Sunday, October 22, 2023

Needlework buttons: historical techniques using contemporary materials

The internet diminishes the distance between needleworkers for sharing ideas and techniques. From my kitchen table, I joined a group of UK stitchers and embroiderers this weekend for a Zoom workshop on making needlework covered buttons.

Needlework covered buttons from a recent workshop with Gina Barrett.

The two-hour workshop, called “Curiously Wrought: Making Needlework Buttons with Gina Barrett,” was sponsored by the Embroiderers’ Guild in the UK. Gina Barrett, the workshop’s instructor, is an author, illustrator, entrepreneur, and maker. She brings her passion for period costumes and historical passementerie to her workshops and her extensive experience in the craft is evident in her ease and skill of presenting and teaching these historical button-making techniques.  

Stitching commonalities 

Although there is a distinction between “embroidered” buttons and “needlework” buttons, Gina explained, if you are an embroiderer or hand stitcher, you’ll find many that of the stitches used in making needlework buttons seem familiar. Several workshop participants sited using the stitches in other textile disciplines—although were called by a slightly different name. In this workshop, we used the basic the rounded back stitch, blanket stitch, and a spiderweb stitch for our class buttons.

Supplies for making needlework covered buttons.

Button-making supplies are probably already in your stash

The supplies needed for this technique are minimal and comprised of items that most needleworkers and stitchers have on hand—perle cotton thread, small fabric scraps, buttons, needles and scissors. Workshop participants learned three button designs. Compared with historical buttons that were made in the 16th, 17th and 18th centuries, today’s needleworkers have myriad threads, fibers, colors, and thread weights available in the market to provide endless possibilities for creativity and developing unique designs. Gina was very encouraging and supportive of experimenting with any of them.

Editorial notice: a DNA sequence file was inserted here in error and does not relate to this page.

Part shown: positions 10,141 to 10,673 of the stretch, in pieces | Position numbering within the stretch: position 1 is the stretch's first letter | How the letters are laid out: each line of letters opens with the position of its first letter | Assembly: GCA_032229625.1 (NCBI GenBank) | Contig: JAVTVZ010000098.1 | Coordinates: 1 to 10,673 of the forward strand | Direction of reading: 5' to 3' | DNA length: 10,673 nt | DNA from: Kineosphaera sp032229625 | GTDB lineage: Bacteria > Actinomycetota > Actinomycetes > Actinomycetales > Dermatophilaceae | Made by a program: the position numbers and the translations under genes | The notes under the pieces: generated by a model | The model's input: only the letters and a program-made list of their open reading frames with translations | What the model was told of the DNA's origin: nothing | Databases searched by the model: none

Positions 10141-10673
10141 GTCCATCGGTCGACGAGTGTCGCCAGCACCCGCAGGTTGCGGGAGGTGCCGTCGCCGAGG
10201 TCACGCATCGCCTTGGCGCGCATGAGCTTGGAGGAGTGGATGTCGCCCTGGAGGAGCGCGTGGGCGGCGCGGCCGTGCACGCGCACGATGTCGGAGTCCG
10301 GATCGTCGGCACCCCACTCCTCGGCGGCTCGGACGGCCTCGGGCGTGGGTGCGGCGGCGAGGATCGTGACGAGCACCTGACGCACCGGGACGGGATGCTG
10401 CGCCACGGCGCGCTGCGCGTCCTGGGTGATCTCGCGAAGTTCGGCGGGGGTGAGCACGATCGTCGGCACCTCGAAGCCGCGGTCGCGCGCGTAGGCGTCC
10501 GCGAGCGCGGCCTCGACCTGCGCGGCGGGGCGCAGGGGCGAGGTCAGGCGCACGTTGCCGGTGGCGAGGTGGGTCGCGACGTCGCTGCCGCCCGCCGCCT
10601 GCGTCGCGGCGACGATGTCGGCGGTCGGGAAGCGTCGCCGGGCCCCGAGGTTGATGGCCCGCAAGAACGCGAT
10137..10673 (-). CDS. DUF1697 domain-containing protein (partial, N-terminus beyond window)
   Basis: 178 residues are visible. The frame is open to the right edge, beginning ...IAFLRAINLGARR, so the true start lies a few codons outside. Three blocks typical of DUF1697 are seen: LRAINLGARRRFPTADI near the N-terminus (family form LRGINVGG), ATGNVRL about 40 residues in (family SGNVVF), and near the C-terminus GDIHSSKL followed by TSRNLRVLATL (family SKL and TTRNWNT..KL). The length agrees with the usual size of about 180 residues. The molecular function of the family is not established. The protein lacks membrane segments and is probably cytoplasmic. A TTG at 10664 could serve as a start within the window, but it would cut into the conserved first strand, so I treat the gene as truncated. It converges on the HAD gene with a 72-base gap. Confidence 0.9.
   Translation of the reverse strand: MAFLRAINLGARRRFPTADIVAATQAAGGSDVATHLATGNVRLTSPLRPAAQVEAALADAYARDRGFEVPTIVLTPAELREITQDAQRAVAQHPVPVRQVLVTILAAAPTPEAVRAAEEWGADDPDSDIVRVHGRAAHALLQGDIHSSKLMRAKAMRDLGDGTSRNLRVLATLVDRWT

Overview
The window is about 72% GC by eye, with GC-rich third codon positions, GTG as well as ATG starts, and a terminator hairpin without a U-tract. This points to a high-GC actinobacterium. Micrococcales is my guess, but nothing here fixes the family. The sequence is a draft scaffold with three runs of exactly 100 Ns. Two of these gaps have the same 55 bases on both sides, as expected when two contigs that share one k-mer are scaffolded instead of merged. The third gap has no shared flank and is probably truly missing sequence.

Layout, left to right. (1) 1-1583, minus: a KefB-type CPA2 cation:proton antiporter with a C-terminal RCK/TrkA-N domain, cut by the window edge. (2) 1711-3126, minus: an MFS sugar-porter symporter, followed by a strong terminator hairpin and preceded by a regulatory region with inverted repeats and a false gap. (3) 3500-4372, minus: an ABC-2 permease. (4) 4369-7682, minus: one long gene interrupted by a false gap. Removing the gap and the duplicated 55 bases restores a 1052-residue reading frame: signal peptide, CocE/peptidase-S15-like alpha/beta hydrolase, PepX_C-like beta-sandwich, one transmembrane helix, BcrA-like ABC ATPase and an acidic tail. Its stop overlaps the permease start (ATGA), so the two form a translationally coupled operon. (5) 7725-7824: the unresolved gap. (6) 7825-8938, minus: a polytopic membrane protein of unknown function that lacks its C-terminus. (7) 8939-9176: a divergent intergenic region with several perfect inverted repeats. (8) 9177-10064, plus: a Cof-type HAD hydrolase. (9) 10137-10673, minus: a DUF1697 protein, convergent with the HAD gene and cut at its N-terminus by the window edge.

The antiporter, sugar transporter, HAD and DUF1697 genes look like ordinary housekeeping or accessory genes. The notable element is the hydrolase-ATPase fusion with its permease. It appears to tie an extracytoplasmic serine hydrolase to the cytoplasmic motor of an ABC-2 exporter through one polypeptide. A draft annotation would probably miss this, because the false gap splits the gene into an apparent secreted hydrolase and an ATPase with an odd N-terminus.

Finding your rhythm

As one would expect with any new skill, continued practice will provide more consistent results. Gina indicated that once you find a good stitching rhythm, balanced thread tension usually follows—providing more desired results. 

This workshop was a wonderful experience and the buttons were fun to make! My first attempts need more finessing (obviously—by the photos), but now that I have a general understanding of the basics for making needlework covered buttons, I’ll be applying more effort and practice into achieving finer results.

I’m adding needlework buttons—another small, portable project—to my travel bag repertoire.

Sunday, October 15, 2023

Simple techniques yield big impact with texture and color

Don’t ya love projects that make a statement but are easy to make? These small projects use basic techniques, require minimal tools and supplies, and still make an impact because of their colors and textures.

Woven coaster and hand knit cotton dishcloths are easy projects.

Loopy Loom woven coasters

Tools and Materials: Loopy Loom, worn out socks, scissors, crochet hook

On occasion, I love to pull out my red Loopy Loom and weave a coaster or a pot holder from worn out or orphan socks. My metal Loopy Loom came with a long metal hook for weaving, but I use my fingers for the tabby (plain weave: over 1, under 1) weaving technique. Stripes and other patterns on socks add color and interest to the woven texture. 

Use the Zoom Loom and a pair of worn out socks.

I use a crochet hook to finish the looped edges after the weaving is complete. We use these small weavings for coasters (hot and cold beverages), hot pads/trivets, and pot holders. This is a wonderful re-purposing project and great way to upcycle unrepairable socks.

Hand knit dish cloths